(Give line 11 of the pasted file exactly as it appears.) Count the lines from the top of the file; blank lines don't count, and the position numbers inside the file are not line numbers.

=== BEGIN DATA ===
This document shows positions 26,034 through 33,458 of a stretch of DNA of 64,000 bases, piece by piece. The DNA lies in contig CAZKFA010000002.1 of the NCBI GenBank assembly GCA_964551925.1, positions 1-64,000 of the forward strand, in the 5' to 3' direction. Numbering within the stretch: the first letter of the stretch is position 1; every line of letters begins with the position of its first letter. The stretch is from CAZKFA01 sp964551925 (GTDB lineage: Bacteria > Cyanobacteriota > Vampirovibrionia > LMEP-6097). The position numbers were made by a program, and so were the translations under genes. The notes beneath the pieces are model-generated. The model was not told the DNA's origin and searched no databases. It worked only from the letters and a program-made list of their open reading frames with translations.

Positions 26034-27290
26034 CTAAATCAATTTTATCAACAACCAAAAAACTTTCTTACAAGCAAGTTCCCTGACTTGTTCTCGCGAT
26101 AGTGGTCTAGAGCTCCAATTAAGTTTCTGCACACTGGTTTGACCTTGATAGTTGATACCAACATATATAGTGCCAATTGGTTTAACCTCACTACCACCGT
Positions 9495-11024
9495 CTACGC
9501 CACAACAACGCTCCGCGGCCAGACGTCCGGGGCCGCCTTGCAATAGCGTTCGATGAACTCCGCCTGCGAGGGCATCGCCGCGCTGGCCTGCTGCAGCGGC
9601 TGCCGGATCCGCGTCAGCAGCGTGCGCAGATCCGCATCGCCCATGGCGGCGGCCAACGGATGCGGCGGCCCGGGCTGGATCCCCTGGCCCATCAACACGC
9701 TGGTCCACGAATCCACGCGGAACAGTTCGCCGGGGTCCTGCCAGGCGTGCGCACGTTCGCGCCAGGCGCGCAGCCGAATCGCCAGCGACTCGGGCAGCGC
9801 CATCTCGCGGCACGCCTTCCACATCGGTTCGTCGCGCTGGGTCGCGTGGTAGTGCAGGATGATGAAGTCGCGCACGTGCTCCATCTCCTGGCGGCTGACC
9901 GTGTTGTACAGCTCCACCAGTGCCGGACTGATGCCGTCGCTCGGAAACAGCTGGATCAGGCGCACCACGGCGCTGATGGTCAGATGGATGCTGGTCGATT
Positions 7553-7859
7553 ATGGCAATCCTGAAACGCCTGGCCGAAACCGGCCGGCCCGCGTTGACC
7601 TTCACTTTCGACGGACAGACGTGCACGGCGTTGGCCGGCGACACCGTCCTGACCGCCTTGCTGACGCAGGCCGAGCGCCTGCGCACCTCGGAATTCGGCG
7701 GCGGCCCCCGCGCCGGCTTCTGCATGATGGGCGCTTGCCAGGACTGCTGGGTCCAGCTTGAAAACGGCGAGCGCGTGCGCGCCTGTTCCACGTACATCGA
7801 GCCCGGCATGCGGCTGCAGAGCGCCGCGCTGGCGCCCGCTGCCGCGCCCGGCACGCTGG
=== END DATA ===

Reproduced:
9901 GTGTTGTACAGCTCCACCAGTGCCGGACTGATGCCGTCGCTCGGAAACAGCTGGATCAGGCGCACCACGGCGCTGATGGTCAGATGGATGCTGGTCGATT